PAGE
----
When you can’t do the activities that you love to do because of arthritis, it can take its toll on your physical and mental health. Arthritis affects over 50 million adult men and women, and even children. More than 100 different types of arthritis exist, but the two that are found most frequently are osteoarthritis and rheumatoid arthritis.
Osteoarthritis, the most common of all types of arthritis, is caused by overuse, wear, and tear on your joints that occurs over time. It affects women more than men and is more common in older adults. With osteoarthritis, the cartilage that acts as a cushion between your joint socket and joint bone wears away, causing your bones to rub against each other. Symptoms include pain, inflammation, stiffness, and swelling.
Rheumatoid arthritis, also called RA, is an autoimmune disorder. With RA, the body’s immune system attacks the body’s joints, causing them to swell and stiffen. Both types of arthritis can be painful and debilitating. Fortunately, physical therapy and other treatment options can help you reduce pain and increase mobility.
What is physical therapy?
Physical therapy is a type of healthcare practice where a specialist assesses your condition and develops an exercise and strengthening program to help you regain mobility, improve balance and flexibility, and decrease physical pain.
During a physical therapy session, Dr. Chad Mathey uses a variety of modalities to help you improve mobility, strengthen muscles supporting your joints, and also help improve balance. Physical therapy can also help prevent re-injury.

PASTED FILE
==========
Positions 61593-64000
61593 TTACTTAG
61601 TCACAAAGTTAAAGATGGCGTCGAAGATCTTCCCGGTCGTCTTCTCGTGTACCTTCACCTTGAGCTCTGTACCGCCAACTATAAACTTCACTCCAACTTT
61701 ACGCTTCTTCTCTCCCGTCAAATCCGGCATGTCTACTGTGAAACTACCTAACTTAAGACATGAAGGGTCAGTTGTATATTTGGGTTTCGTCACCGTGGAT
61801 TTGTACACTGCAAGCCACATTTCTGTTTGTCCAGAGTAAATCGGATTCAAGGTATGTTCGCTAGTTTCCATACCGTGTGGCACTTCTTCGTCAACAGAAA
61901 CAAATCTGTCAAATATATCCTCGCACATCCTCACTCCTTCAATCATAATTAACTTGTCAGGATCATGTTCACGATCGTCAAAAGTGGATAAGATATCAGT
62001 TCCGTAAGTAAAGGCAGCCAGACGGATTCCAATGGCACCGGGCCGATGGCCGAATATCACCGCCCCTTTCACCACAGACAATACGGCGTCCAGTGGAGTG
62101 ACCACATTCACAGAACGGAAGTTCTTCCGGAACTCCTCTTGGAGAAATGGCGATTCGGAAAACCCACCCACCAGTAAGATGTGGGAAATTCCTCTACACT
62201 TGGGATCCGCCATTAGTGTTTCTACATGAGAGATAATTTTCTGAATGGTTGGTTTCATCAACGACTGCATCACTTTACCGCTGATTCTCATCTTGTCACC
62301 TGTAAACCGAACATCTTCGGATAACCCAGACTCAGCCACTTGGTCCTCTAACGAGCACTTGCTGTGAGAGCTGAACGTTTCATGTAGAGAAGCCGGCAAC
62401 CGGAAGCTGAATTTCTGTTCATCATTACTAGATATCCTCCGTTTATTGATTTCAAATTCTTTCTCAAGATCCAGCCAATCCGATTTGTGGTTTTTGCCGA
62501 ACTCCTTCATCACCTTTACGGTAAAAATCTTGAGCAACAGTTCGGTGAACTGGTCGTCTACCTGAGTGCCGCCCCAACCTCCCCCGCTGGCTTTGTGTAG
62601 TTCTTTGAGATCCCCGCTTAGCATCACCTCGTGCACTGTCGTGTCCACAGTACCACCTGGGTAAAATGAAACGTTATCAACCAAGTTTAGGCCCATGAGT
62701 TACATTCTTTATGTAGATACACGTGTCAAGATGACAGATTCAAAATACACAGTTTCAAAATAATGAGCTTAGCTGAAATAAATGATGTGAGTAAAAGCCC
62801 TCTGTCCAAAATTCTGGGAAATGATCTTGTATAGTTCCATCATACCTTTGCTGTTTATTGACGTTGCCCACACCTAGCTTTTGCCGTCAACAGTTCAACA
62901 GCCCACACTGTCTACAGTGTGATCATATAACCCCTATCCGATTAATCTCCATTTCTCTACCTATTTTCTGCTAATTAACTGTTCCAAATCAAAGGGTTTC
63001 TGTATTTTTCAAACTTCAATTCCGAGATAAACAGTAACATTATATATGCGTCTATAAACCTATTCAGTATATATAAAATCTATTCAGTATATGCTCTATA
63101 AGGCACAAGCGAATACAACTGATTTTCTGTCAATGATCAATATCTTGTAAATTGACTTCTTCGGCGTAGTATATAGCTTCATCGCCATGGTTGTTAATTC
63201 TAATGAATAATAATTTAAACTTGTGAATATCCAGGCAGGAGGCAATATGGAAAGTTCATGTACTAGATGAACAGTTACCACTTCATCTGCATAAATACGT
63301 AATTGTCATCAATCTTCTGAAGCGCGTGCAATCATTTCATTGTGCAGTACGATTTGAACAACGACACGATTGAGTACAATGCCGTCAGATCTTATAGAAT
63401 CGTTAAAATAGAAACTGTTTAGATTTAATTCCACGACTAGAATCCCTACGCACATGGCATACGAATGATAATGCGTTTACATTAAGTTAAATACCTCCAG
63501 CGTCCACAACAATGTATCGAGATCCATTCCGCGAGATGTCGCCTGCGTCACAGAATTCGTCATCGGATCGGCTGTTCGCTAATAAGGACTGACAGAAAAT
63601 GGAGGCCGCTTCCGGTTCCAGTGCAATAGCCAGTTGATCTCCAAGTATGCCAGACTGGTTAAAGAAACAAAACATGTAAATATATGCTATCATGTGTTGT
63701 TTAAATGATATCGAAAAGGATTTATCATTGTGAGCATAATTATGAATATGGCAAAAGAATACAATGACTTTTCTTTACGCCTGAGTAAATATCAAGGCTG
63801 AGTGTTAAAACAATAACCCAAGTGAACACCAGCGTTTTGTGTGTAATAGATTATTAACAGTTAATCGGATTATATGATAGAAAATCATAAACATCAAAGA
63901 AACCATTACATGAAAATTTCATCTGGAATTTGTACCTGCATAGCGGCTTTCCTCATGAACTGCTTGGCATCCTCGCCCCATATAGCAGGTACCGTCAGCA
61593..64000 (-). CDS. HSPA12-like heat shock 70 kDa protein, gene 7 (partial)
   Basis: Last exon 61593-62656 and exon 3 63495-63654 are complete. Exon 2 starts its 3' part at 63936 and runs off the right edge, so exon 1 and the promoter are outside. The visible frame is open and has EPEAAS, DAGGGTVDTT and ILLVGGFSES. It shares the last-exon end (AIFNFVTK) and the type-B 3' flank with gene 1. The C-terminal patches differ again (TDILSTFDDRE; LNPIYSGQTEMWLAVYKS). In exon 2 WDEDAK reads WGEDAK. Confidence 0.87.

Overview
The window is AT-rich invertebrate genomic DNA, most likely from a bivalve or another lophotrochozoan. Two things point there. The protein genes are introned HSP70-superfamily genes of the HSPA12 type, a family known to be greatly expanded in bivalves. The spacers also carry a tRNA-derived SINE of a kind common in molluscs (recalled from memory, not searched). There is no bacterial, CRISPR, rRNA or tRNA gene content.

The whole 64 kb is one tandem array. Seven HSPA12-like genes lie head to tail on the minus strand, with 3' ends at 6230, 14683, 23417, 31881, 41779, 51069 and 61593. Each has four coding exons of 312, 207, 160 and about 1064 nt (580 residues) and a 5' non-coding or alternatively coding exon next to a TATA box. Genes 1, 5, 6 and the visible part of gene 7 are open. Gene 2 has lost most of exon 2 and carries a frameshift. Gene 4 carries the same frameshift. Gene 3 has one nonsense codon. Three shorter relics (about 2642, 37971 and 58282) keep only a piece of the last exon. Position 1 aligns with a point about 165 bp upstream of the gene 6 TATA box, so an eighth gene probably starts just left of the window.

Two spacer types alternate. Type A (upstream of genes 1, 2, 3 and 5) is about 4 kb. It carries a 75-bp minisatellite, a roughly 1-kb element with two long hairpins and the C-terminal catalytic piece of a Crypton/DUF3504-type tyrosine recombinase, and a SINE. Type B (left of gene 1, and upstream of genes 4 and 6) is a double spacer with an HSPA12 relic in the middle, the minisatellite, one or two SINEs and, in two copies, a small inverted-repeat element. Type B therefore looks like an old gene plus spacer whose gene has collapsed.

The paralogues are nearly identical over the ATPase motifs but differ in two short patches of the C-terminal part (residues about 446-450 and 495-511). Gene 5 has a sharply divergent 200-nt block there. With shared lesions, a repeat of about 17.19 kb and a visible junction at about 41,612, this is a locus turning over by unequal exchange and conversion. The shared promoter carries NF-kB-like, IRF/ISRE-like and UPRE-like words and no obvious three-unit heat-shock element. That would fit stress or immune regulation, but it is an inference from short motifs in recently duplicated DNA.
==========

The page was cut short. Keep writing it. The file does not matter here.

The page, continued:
How physical therapy helps reduce arthritis symptoms
Physical therapy can help people with arthritis in many ways. Depending on your issues, a physical therapy session may include:
- Applying pressure to a joint to strengthen it
- Core-building exercises to maximize spinal support
- Mobilizing and repositioning your spine or joints
- Stretching exercises to increase flexibility
- Weightlifting for muscle strength and bone density
These practices help reduce arthritis symptoms such as stiffness, pain, and trouble getting around by strengthening the muscles surrounding your problem joint to relieve pressure, and getting your blood moving to help increase flexibility and movement.
The key is to take the exercises you learn in your physical therapy program and practice them regularly at home. Doing exercises once or twice a week during your physical therapy session is not enough to build strength. As you start to show improvement, Dr. Mathey may change up your exercise routine to further improve strength, flexibility, and balance.
For more information on how physical therapy can help improve mobility when you have arthritis, call Crown Medical Center, with offices in Huntsville, for an appointment, or request one through this website.